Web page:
EMBARGOED FOR RELEASE: 11 A.M. (ET), THURSDAY, AUGUST 24, 2017
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JAMA Otolaryngology-Head & Neck Surgery
It was not uncommon for older adults to report mishearing a physician or nurse in a primary care or hospital setting, according to a study published by JAMA Otolaryngology-Head & Neck Surgery.
The prevalence of medical errors is higher among older patients. Failures in clinical communication are considered to be the leading cause of medical errors. A previous study reported that improved communication between the medical teams and families could have prevented 36 percent of medical errors. Colm M. P. O’Tuathaigh, B.A., Ph.D., of University College Cork, Cork, Ireland and colleagues conducted an analysis of interview data collected in 100 adults 60 years and older to examine communication breakdown in hospital and primary care settings among adults reporting hearing loss.
Of these adults, 57 reported some degree of hearing loss; 26 used a hearing aid device. Of the 100 adults, 43 reported having misheard a physician, nurse or both in a primary care or hospital setting. When asked to elaborate on the context of mishearing in a clinical setting, the scenarios included (in descending order of citation frequency): general mishearing, consultation content, physician-patient or nurse-patient communication breakdown, hospital setting and use of language.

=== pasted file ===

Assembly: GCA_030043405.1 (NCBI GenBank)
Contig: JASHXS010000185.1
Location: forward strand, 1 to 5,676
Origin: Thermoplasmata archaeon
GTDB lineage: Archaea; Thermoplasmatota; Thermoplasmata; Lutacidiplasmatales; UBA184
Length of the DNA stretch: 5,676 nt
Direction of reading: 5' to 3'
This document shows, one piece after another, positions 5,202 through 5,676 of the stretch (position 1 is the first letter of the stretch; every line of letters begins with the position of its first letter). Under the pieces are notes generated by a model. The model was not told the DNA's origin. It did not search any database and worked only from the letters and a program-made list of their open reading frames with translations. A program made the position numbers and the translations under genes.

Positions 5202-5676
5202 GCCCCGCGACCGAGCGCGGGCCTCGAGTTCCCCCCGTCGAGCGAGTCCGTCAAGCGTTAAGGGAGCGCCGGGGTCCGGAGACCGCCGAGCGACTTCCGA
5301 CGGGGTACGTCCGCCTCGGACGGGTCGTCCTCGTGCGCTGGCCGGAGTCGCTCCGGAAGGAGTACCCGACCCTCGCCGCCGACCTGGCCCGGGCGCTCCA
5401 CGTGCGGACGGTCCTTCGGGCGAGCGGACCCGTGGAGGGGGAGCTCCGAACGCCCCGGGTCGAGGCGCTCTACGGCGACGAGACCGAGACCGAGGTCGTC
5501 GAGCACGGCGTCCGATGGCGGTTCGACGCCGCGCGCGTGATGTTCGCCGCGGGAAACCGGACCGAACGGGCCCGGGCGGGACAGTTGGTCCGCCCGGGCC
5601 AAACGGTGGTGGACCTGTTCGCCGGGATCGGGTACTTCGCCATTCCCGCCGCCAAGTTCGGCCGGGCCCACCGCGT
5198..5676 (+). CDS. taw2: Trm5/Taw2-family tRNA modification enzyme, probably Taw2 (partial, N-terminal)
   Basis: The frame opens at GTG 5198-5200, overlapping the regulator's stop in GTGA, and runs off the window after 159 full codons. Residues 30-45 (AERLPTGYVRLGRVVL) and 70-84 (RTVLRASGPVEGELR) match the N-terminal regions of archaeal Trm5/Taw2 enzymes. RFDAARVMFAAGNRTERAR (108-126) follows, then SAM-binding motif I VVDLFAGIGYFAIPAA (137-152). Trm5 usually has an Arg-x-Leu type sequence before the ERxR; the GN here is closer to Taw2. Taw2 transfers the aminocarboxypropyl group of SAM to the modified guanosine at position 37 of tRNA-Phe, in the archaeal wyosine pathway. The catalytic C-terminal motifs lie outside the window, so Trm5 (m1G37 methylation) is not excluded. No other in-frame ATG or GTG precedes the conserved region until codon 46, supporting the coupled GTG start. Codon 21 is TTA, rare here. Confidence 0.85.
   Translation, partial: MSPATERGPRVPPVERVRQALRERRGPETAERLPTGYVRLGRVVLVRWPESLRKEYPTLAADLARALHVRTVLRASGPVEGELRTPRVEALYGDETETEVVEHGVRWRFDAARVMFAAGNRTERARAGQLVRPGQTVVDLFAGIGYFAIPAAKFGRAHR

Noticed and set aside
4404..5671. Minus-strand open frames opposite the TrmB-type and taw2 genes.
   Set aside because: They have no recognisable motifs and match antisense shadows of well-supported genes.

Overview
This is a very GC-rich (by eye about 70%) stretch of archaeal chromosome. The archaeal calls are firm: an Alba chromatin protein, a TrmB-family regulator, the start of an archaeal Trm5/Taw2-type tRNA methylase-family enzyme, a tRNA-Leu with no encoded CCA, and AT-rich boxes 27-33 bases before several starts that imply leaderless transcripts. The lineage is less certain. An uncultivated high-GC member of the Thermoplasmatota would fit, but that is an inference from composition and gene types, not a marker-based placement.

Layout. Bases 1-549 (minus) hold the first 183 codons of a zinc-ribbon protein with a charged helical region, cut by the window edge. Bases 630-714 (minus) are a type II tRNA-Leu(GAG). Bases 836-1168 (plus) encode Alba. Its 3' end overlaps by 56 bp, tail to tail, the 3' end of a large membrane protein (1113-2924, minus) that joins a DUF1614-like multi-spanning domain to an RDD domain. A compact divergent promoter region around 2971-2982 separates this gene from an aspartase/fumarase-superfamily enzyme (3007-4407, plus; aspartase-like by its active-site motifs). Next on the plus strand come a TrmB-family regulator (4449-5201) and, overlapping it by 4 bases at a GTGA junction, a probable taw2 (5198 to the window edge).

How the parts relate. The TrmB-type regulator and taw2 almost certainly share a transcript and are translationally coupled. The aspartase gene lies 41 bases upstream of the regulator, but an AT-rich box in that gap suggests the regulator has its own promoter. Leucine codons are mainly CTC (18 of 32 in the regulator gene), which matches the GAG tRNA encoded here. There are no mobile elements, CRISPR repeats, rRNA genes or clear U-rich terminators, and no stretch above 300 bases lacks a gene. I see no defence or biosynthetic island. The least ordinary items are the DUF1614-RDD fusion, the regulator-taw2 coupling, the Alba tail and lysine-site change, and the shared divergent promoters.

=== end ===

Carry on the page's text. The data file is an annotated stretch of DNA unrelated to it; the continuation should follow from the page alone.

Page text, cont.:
“This qualitative analysis confirms that age-related hearing loss has a negative effect on clinical communication across both hospital and primary care clinical settings,” the authors write. “We recommend that content-related and setting-related factors identified as barriers to communication in adults with hearing impairment be incorporated within a patient-centered approach to clinical communication with this patient population.”
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